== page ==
Linked Questions

1
vote
2answers
180 views

Addition of two algebraic integer numbers [duplicate]

Is the addition of two algebraic integer numbers also algebraic? I, guess it is, but i can't prove it. I wonder if multiplication of them is also algebraic.
3
votes
0answers
258 views

Minimal polynomial for sum of algebraic numbers. [duplicate]

If I have two algebraic numbers $\alpha,\beta$ such that $A(\alpha) = 0$ and $B(\beta)=0$ where $A,B \in \mathbb{Q}[x]$ are the minimal polynomials of $\alpha$ and $\beta$ respectively. Knowing only ...
2
votes
1answer
138 views

If $\alpha$ and $\beta$ are roots of monic polynomials in $\mathbb{Z}[x]$, is $\alpha + \beta$? [duplicate]

If $\alpha$ and $\beta$ are roots of monic polynomials (not necessarily the same polynomial) in $\mathbb{Z}[x]$, is $\alpha + \beta$? I know that $\alpha + \beta$ will be the root of some monic ...
0
votes
0answers
58 views

Sum & Product of Two Algebraic Numbers [duplicate]

If you have algebraic numbers $x$ and $y$, and you know the polynomials of least degree of which each is a solution (written as a vectors of coefficients), then how is the vector of coefficients of ...
1
vote
0answers
29 views

Algebraic numbers theory [duplicate]

How I can prove that if there were $x$ and $y$ are algebraic numbers then $x+y$ and $x \cdot y$ are also algebraic numbers given that $x,y \in \mathbb R$?
36
votes
3answers
8k views

Enlightening proof that the algebraic numbers form a field

The proof I'm familiar with that the algebraic numbers $\mathbb A$ form a field uses the fact that the resultant of two polynomials $p,q\in\mathbb Q[x]$ satisfies the following properties: It is $0$ ...
10
votes
3answers
1k views

How to prove that algebraic numbers form a field?

I'd like to know how to prove algebraic numbers form a field, i.e., if $a,b$ are algebraic numbers, prove that $ab$ and $a+b$ are also algebraic numbers by finding specific polynomials that ...
15
votes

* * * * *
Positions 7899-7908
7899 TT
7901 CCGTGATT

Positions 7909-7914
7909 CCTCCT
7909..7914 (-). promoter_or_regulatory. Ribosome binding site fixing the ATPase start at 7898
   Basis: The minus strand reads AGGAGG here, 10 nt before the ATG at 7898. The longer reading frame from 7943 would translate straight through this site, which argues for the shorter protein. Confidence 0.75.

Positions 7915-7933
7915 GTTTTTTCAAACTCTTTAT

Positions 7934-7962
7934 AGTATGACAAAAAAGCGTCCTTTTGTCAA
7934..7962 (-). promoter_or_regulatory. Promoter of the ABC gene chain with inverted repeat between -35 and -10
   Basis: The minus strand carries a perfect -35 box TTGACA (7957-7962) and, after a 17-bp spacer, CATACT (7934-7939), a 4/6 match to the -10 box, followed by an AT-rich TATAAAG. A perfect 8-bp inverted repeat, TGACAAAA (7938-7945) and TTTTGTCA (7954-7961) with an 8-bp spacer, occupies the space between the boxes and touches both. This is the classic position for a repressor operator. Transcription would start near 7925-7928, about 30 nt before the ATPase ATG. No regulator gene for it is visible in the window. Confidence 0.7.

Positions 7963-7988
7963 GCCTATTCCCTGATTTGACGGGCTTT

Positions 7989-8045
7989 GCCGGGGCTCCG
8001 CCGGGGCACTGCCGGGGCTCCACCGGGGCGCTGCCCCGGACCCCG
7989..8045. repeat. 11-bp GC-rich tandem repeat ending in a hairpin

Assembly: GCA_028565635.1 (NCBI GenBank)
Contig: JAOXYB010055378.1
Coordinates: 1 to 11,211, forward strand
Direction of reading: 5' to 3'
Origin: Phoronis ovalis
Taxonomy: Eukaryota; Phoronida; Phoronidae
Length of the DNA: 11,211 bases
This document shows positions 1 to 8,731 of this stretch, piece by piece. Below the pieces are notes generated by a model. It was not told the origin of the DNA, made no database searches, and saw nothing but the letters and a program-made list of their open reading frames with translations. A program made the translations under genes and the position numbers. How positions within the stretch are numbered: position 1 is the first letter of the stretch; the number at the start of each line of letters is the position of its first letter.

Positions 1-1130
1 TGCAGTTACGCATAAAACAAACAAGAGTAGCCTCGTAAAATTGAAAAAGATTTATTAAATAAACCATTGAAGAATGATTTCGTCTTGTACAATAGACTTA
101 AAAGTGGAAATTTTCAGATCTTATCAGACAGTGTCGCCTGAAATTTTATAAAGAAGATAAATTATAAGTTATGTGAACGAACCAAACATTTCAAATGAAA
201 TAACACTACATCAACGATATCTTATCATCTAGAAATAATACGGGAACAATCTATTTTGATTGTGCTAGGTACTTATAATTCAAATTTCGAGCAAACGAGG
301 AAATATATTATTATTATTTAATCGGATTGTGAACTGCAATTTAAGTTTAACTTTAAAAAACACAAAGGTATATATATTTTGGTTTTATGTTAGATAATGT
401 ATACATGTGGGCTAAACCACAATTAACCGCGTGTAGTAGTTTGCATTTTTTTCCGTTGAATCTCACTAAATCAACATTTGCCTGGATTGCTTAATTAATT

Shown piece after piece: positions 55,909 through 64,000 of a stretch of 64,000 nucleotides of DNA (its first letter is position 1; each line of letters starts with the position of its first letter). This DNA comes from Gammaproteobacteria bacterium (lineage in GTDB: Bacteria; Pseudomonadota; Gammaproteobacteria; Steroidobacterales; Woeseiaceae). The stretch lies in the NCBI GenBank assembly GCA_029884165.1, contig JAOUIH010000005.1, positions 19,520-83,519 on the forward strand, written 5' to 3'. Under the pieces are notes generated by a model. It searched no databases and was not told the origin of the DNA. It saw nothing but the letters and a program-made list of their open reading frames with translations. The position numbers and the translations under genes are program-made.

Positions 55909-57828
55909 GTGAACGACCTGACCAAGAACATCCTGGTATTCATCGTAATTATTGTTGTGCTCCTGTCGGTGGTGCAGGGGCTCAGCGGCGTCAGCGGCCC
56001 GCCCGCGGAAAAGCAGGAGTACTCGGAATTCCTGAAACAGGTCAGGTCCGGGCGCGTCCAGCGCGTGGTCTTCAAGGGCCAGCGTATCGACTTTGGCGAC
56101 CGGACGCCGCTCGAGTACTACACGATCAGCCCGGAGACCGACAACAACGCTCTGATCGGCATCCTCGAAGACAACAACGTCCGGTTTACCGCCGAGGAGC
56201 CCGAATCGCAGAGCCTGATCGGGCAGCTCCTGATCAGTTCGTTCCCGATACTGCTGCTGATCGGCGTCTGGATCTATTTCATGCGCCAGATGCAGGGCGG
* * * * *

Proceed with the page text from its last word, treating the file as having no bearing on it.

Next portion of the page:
2answers
769 views

Decomposition of an algebraic number into a sum or product of algebraic numbers with smaller degree

An algebraic number can be identified by its minimal polynomial together with isolating intervals with rational bounds for its real and imaginary parts. The degree of an algebraic number is the degree ...
9
votes
1answer
271 views

How can I work with (i.e. add, multiply) algebraic numbers in practice?

I know that the real algebraic numbers $\mathbb A \subset \mathbb R$ form a field. I've seen this as a more theoretical result, but it's also seems nice idea to implement algebraic numbers for the ...
3
votes
1answer
360 views

a way to represent algebraic numbers in a computer

Say you want to represent the rational numbers in a computer. This is quite easy, you can think of them as pairs of integers. It is also easy to develop algorithms for adding, subtracting, multiplying ...
2
votes
1answer
302 views

Transcendence of $\sqrt{\pi}$

So it is known that $\pi$ is transcendental. With a little thought I was able to prove that $k\pi$ and $\pi^{k}$ for all $k\in\mathbb{Z}$ was transcendental. After that I thought about $\pi^{b}$ for ...
4
votes
3answers
122 views

construct polynomial from other polynomials

If I have a polynomial, P, with root $a$ and a polynomial, Q, with root $b$, is there a way to construct polynomial R such that $a+b$ is a root of R? Here's a concrete example. a = $\sqrt2$. $P(x) = ...
2
votes
4answers
169 views

Prove that $\sqrt[3]{2} +\sqrt{5}$ is algebraic over $\mathbb Q$

Prove that $\sqrt[3]{2} +\sqrt{5}$ is algebraic over $\mathbb{Q}$ (by finding a nonzero polynomial $p(x)$ with coefficients in $\mathbb{Q}$ which has $\sqrt[3] 2+\sqrt 5$ as a root). I first tried ...
0
votes
0answers
509 views

Set of algebraic integer form a ring.

An algebraic integer is a complex number that is the root of monic polynomial with integer coefficients. Show that the set of algebraic integers is a subring of $C$. (Hint: Use symmetric function ...
3
votes
3answers
86 views

Is $5^{1/5} - 3\cdot i$ algebraic?

I am studying the book Complex Variables with Applications written by Herb Silverman. In this book, problem number 8 in Question 1.7 is as in the following. Is $5^{1/5} - 3\cdot i$ algebraic? (i.e, ...

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